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NABET 700-M UNIFOR represents over 3000 Film, Television and New Media Technicians in the province of Ontario.

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January 3, 2017

December 23rd News Report from your Los Angeles Representative

Happy Friday everyone,

Given that this is the last compilation of articles I will present in 2016, I think it only fitting that each one reflects a topic that everyone has been talking about all year. California tax credits, Netflix, the growth of the industry in China and predictions about the Hollywood box office have all dominated headlines in 2016 and are likely to be talking points well into the New Year.

Since film and television tax incentives were instituted in California in 2015 with the intent of luring back service production lost to other jurisdictions, industry watchers across the globe have been closely monitoring their effectiveness. Although not all articles have been positive, most of them - including the one below published this week in the Los Angeles Business Journal - have concluded that the tax credits have been successful in helping return employment to the state.

It was the summer of 2015 when the phrase "Peak TV" entered the lexicon to describe a state in which a glut of television shows made it difficult to find original, compelling stories. An article from the Los Angeles Times this week states that we have now reached "Peak Netflix". It posits below that, as Netflix’s profile has grown, its once-sharp identity has grown more diffuse, and declares that any attempt to define Netflix's brand is now "an exercise in frustration".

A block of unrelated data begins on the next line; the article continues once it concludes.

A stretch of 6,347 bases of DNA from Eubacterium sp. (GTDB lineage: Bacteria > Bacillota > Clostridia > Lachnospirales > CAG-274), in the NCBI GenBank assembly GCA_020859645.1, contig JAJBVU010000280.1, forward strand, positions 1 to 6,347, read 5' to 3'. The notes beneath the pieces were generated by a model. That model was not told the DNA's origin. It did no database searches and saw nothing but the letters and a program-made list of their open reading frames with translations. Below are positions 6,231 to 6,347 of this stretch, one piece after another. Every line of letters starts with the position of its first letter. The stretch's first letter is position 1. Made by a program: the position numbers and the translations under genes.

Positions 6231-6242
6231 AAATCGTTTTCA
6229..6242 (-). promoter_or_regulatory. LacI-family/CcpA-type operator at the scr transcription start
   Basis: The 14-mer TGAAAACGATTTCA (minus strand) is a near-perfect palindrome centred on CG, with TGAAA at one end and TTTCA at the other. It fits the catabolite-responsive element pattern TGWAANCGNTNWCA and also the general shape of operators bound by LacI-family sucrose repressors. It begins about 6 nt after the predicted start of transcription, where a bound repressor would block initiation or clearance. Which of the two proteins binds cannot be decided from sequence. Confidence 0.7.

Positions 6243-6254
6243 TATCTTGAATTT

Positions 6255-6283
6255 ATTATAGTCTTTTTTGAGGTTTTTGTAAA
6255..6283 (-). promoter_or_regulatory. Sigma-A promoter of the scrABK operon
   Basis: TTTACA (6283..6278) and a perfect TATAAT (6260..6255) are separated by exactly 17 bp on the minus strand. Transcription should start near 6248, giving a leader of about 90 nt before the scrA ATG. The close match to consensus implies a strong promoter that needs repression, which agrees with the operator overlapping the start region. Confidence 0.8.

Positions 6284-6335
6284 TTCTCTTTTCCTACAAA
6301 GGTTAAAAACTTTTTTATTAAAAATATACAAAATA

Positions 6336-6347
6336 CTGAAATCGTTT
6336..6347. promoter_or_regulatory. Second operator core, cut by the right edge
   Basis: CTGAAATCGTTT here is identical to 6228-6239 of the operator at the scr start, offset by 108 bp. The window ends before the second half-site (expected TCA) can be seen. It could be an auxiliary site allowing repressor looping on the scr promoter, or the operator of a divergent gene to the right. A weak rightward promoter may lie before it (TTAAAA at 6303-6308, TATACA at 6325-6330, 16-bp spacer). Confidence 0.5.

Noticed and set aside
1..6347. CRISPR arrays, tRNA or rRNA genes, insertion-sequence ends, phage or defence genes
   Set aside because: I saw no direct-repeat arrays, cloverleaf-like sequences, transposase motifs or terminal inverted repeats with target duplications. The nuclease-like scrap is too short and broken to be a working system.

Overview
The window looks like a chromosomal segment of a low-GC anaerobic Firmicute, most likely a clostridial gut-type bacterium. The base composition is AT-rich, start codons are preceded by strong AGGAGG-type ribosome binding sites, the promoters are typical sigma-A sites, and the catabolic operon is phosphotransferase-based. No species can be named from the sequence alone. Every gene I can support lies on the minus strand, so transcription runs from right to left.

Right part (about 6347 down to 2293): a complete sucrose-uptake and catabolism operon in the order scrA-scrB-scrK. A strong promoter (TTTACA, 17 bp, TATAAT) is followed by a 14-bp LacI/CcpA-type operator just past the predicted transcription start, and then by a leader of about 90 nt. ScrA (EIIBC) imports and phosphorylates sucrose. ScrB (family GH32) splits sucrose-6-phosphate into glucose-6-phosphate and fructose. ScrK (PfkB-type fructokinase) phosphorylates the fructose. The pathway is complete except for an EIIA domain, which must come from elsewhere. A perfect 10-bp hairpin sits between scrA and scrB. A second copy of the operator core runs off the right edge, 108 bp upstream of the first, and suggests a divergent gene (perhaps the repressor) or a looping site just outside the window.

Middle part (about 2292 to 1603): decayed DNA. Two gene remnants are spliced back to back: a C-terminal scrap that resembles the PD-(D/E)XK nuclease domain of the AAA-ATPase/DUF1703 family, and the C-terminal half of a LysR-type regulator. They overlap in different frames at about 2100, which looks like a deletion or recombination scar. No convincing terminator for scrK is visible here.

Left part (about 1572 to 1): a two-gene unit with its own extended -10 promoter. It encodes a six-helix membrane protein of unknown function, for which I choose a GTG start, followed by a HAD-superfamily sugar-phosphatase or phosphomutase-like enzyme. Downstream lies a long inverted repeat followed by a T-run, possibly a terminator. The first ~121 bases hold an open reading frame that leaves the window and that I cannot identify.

Earlier this fall when China's richest man, Wang Jialin, spoke to an LA-based crowd about the Wanda Company's plans to collaborate with Hollywood, his presentation included a trailer of the upcoming Matt Damon movie The Great Wall. As detailed in the LA Times below, the $150 million US-China co-production., which opened to strong box office but tepid reviews last week in China, is seen as a crucial test. If it works, it could serve as a mold for Chinese and American film companies trying to take advantage of an increasingly global entertainment business. It if flops everywhere but China, studios may need to rethink their strategy of co-producing movies.

As 2016 draws to a close, there have been a slew of articles featuring industry analysts chewing over year-end box office numbers. The one below from the Times cautions that while projections of $11.3 billion in U.S. and Canada ticket sales would seem like a cause for celebration, the rosy numbers mask underlying challenges in a cinema business that is facing rapid changes in a period of digital upheaval.

Finally this week, it seems fitting that the final article of the year in this space is one which relates continued growth and prosperity in Ontario. As detailed in the Financial Post below, the tight-knit film community in Ottawa is thriving, generating about $100 million in annual production business.

I wish you all the happiest of holidays and look forward to sharing a busy and prosperous 2017. Cheers!


Kelly Graham-Scherer
Los Angeles Representative
Toronto/ Ontario Film Office

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